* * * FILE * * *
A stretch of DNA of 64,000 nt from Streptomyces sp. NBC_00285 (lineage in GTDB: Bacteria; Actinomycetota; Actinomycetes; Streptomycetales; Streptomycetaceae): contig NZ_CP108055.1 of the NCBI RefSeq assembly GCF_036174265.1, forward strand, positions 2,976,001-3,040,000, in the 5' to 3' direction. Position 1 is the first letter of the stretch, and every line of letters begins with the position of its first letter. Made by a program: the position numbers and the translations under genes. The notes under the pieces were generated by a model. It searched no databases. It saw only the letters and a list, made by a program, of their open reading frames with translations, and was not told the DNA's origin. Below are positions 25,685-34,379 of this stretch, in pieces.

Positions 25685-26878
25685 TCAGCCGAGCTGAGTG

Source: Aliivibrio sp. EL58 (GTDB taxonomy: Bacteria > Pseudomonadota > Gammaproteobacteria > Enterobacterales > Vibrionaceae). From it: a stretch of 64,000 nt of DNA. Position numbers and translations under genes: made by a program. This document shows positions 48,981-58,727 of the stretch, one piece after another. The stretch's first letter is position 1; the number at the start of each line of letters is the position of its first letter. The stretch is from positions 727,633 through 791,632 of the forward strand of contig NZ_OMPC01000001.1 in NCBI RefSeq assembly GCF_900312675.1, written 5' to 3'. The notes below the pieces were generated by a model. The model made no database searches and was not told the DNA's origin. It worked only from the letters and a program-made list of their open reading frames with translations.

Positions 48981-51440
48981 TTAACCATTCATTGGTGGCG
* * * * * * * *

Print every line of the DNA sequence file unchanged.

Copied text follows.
A stretch of DNA of 64,000 nt from Streptomyces sp. NBC_00285 (lineage in GTDB: Bacteria; Actinomycetota; Actinomycetes; Streptomycetales; Streptomycetaceae): contig NZ_CP108055.1 of the NCBI RefSeq assembly GCF_036174265.1, forward strand, positions 2,976,001-3,040,000, in the 5' to 3' direction. Position 1 is the first letter of the stretch, and every line of letters begins with the position of its first letter. Made by a program: the position numbers and the translations under genes. The notes under the pieces were generated by a model. It searched no databases. It saw only the letters and a list, made by a program, of their open reading frames with translations, and was not told the DNA's origin. Below are positions 25,685-34,379 of this stretch, in pieces.

Positions 25685-26878
25685 TCAGCCGAGCTGAGTG

Source: Aliivibrio sp. EL58 (GTDB taxonomy: Bacteria > Pseudomonadota > Gammaproteobacteria > Enterobacterales > Vibrionaceae). From it: a stretch of 64,000 nt of DNA. Position numbers and translations under genes: made by a program. This document shows positions 48,981-58,727 of the stretch, one piece after another. The stretch's first letter is position 1; the number at the start of each line of letters is the position of its first letter. The stretch is from positions 727,633 through 791,632 of the forward strand of contig NZ_OMPC01000001.1 in NCBI RefSeq assembly GCF_900312675.1, written 5' to 3'. The notes below the pieces were generated by a model. The model made no database searches and was not told the DNA's origin. It worked only from the letters and a program-made list of their open reading frames with translations.

Positions 48981-51440
48981 TTAACCATTCATTGGTGGCG